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Author Topic: The 2020/2021 freezing season  (Read 93013 times)

oren

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Re: The 2020/2021 freezing season
« Reply #850 on: November 21, 2020, 08:24:49 AM »
The CAB is clawing its way again to FJL. Meanwhile in the southern Kara a massive retreat. Did that ice actually melt or was it squeezed in somehow?

BornFromTheVoid

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Re: The 2020/2021 freezing season
« Reply #851 on: November 21, 2020, 12:58:41 PM »
Here's the slow sea ice concentration animation for the last week.

Regionally, big gains in Hudson Bay and along the Atlantic edge, mixed changes in Baffin, slight losses in Chukchi and big losses in the Kara Sea.
I recently joined the twitter thing, where I post more analysis, pics and animations: @Icy_Samuel

BornFromTheVoid

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Re: The 2020/2021 freezing season
« Reply #852 on: November 21, 2020, 01:07:37 PM »
The CAB is clawing its way again to FJL. Meanwhile in the southern Kara a massive retreat. Did that ice actually melt or was it squeezed in somehow?

Looks like both. Southwesterly wind and temps a little above freezing for most of the last week.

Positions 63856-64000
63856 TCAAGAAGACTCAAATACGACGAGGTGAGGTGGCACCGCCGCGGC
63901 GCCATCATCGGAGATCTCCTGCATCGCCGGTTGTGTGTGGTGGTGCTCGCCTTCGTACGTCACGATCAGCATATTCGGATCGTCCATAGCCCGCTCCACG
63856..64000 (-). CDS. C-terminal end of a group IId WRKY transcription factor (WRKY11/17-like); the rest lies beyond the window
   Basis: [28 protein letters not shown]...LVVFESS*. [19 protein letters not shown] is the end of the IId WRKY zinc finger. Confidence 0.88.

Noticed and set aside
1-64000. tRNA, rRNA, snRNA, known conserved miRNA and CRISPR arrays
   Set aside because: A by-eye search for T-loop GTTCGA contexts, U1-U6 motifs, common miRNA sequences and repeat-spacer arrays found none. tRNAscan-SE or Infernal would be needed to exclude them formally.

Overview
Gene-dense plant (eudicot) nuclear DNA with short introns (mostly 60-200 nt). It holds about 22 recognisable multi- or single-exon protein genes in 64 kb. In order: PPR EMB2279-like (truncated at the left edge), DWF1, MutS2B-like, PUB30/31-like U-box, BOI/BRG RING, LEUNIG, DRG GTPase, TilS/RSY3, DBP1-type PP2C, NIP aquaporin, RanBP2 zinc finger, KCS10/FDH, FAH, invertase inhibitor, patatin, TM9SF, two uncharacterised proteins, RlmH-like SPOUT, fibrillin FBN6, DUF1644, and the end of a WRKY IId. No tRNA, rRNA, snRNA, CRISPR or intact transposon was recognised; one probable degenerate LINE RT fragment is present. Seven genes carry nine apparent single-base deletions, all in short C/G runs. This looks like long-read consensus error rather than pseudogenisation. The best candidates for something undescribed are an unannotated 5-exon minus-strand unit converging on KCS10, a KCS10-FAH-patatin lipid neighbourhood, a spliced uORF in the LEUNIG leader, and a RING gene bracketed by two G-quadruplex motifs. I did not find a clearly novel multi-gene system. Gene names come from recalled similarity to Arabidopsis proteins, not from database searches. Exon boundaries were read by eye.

I recently joined the twitter thing, where I post more analysis, pics and animations: @Icy_Samuel

Vince O

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Re: The 2020/2021 freezing season
« Reply #853 on: November 22, 2020, 11:50:17 AM »
Well it looks like the ice is going to get a double whammy on both sides of the pack in the next week. According to the forecast on both Climate Reanalyzer and Earth nullschool the Pacific side which is already suffering a melt / push back (I'm being honest, I don't know why) will be getting sustained 50-60 km/h winds in exactly the direction it doesn't want along the Chuckchi and East Siberian Seas coast line. Sure that will push the ice back considerably.
     Then we have ther forecast on the Atlantic side for next Friday / Saturday (Yes, I know it's past four days, just) which, looking at both C.ReA and Earth Nulls conferring with each other the approach. I know things change, esp this year but it does look quite aweful hitting again where the ice is thin and only just getting itself reconsolidated after the last storm. This one looks bigger, deeper through the Fram Straight again. Can only watch tomorrow and Tuesday to see what might happen but with both forecasts having the storm come up Greenlands coast on Thurday late evening it doesn't look good.

Pagophilus

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Re: The 2020/2021 freezing season
« Reply #854 on: November 22, 2020, 07:09:25 PM »
Here's the slow sea ice concentration animation for the last week.

Regionally, big gains in Hudson Bay and along the Atlantic edge, mixed changes in Baffin, slight losses in Chukchi and big losses in the Kara Sea.